I find that in limiting the potential amount of images I allow myself to capture I am able to drive myself into a mental space that puts a greater importance on the things I do choose to capture. It puts me more in the moment rather than constantly glued to the LCD display of my 5D. While this comes after years of constant shooting and learning, I think both beginners and pros alike can benefit from a few creative restrictions.

Photography is a lifestyle as much as it is a profession. The images you create are only as good as the places you allow yourself to explore or the situations you place yourself in, so rather than let photography control your desires, let your desires and passion drive your photography.

Point being is that I firmly believe that to get great photos that will leave a lasting impact you must live your life to its fullest. Don’t question yourself too much, just stay active, follow your instincts and passion, and surround yourself with things that inspire you. Take chances! Nothing ever happens just by sitting around. Sometimes to discover these things you have to go out into the world and find them.

This is something I realized a few years back when I started to shoot film again. I discovered that my favorite personal work was that which I left a little piece of myself in. Sometimes it may be an intimate moment, other times it could be a place or situation not typically thought of as deserving of a photograph. Years of tailoring my shooting and subject choices for what I thought others would like grew tiresome. Letting myself venture beyond my comfort zone helped me discover that I did in fact have a voice while behind the lens and it’s been a joy to explore the implications of this. Even while out shooting at my favorite lake or while on a job site, I look for things that speak to me. I compose the shots I take first in an obvious way, then I shift my perspective to look for that one magic spot where I feel the subject resonate with my point of view. A good example of this would be the seemingly out of focus image posted a few weeks ago.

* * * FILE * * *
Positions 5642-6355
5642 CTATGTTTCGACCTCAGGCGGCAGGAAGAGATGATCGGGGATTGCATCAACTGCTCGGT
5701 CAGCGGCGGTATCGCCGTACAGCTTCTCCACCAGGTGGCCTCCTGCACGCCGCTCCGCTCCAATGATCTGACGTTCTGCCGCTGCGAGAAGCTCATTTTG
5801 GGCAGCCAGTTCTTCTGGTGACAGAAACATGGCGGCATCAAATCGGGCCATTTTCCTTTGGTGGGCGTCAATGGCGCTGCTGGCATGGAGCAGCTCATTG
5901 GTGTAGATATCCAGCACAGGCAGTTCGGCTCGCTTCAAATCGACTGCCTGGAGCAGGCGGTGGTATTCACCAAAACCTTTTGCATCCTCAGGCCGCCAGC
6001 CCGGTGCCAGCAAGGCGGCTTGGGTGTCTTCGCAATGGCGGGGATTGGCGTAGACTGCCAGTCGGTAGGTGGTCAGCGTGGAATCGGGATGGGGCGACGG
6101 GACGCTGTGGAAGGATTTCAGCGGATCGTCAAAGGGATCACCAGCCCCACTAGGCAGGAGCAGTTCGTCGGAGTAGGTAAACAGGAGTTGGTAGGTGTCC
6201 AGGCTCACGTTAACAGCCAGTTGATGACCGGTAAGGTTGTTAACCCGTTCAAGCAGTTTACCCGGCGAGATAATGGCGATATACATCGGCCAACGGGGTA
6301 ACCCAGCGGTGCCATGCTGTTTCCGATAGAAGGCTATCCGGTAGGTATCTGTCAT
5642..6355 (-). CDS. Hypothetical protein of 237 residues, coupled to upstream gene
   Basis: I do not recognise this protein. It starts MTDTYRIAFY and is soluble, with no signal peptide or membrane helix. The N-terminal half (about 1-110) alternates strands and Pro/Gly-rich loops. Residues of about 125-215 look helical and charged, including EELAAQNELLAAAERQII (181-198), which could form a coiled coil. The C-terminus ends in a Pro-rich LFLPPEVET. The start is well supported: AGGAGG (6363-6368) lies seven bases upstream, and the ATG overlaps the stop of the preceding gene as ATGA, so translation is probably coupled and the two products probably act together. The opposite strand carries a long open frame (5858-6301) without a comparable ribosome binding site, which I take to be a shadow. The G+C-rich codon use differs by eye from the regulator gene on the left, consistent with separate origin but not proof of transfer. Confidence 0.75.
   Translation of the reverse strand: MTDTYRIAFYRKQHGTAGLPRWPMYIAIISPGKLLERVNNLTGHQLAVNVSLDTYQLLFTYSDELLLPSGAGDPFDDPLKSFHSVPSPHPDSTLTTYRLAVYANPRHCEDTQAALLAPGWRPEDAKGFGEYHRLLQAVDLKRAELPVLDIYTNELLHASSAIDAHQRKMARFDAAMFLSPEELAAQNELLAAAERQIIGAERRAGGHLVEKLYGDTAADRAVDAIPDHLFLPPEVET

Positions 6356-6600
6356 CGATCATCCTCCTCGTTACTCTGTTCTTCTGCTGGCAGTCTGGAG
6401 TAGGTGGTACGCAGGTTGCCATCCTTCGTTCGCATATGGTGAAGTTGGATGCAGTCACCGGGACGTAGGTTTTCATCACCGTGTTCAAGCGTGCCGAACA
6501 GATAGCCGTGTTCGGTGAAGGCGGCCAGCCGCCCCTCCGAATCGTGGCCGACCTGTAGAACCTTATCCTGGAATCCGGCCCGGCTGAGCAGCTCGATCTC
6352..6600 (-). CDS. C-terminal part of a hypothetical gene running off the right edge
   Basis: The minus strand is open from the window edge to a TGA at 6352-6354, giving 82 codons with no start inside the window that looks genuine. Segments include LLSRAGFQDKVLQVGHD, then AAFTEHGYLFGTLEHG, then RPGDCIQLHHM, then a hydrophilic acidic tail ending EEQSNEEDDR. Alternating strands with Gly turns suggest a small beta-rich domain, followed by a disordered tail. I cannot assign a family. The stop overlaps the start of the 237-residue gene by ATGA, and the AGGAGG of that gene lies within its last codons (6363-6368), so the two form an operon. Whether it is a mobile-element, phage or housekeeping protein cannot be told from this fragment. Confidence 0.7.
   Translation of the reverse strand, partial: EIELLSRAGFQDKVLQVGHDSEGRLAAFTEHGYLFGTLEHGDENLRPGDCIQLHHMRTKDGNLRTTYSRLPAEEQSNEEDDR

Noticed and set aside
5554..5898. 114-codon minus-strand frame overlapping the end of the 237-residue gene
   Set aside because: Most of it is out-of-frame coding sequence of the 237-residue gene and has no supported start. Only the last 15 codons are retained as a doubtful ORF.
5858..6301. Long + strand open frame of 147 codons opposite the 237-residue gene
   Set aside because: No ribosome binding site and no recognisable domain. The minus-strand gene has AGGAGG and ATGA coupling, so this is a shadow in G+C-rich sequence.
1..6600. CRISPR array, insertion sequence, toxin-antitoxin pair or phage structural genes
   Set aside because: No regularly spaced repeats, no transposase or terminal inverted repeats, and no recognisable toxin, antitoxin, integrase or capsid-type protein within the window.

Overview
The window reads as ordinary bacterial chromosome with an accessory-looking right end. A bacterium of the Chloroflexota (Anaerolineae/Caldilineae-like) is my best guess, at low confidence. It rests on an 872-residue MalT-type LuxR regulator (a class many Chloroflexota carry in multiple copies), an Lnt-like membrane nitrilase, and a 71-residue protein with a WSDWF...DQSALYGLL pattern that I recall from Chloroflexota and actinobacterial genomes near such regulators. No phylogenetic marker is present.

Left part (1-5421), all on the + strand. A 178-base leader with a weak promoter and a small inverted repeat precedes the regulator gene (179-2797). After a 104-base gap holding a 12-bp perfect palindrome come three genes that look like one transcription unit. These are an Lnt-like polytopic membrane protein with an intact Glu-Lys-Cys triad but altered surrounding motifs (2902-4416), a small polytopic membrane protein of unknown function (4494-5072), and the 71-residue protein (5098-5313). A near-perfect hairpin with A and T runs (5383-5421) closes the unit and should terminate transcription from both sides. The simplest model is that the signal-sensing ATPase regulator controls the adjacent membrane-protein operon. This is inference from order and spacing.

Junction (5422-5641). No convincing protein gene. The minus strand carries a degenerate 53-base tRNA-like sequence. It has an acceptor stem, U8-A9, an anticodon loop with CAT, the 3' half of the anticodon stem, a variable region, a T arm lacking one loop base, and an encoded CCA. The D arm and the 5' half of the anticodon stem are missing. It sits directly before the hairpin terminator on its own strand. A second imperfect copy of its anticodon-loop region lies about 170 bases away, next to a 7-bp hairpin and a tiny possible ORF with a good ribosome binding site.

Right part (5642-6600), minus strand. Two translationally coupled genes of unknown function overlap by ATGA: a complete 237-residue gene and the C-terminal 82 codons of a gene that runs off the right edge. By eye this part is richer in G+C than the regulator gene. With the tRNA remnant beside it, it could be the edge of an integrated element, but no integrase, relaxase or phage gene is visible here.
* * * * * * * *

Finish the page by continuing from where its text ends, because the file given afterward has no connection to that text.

Life as a photographer should be an open book. There should be no dividing line between where your day to day life begins and your photography ends. Share with the rest of us what makes you you. When I see an image I always search for its reason for existing as much as its technical achievements. No matter how great an image may be technically, it won’t leave a mark if it lacks a soul.

This is one of the most important lessons learned while developing my skills as a photographer which, of course, is never ending. As with every great photogrpher in the medium’s short history you never really stop learning, it’s beautiful evolution and it should be embraced. So, that said, get out there, camera in hand, and live.

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One Shot (Redscale)

Suwon Hwaseong Fortress. HolgaGN. Crazy lomo redscale film. (I posted this over on flickr but I thought I would share it here as well.)

While in Seoul I found a decent price for a 3 pack of the Lomography redscale film and figured why not give it a go. Tossed it into the Holga and shot through the roll only later to discover it’s helpful to over expose the film a good amount in order to see better results. Guess I just wasn’t really thinking, pretty unlike me to jump into something without a fair amount of research beforehand.

From what I understand, redscale film is nothing too fancy, just normal color film only it has been spooled into the canister upside down so you are shooting through the base to the emulsion which results in strange color reactions. This shot was pretty much the only usable one from the roll due to everything being greatly underexposed. I suppose I will give it another go, maybe shooting through the hasselblad for more exposure control. While it was fun to try I am pretty sure I wont be using it again once I run out, a touch too gimmicky for my taste.

…to elaborate on my comment about it being gimmicky. I was thinking about it and realized its not particularly the gimmick that I find fault with, it’s more my personal approach to photography not having a place for this kind of image. I’m just not sure where it fits in with my other work. Like the X-Pro and double exposure ideas I have toyed with in the past the results can be fun but I never know quite what to do with them.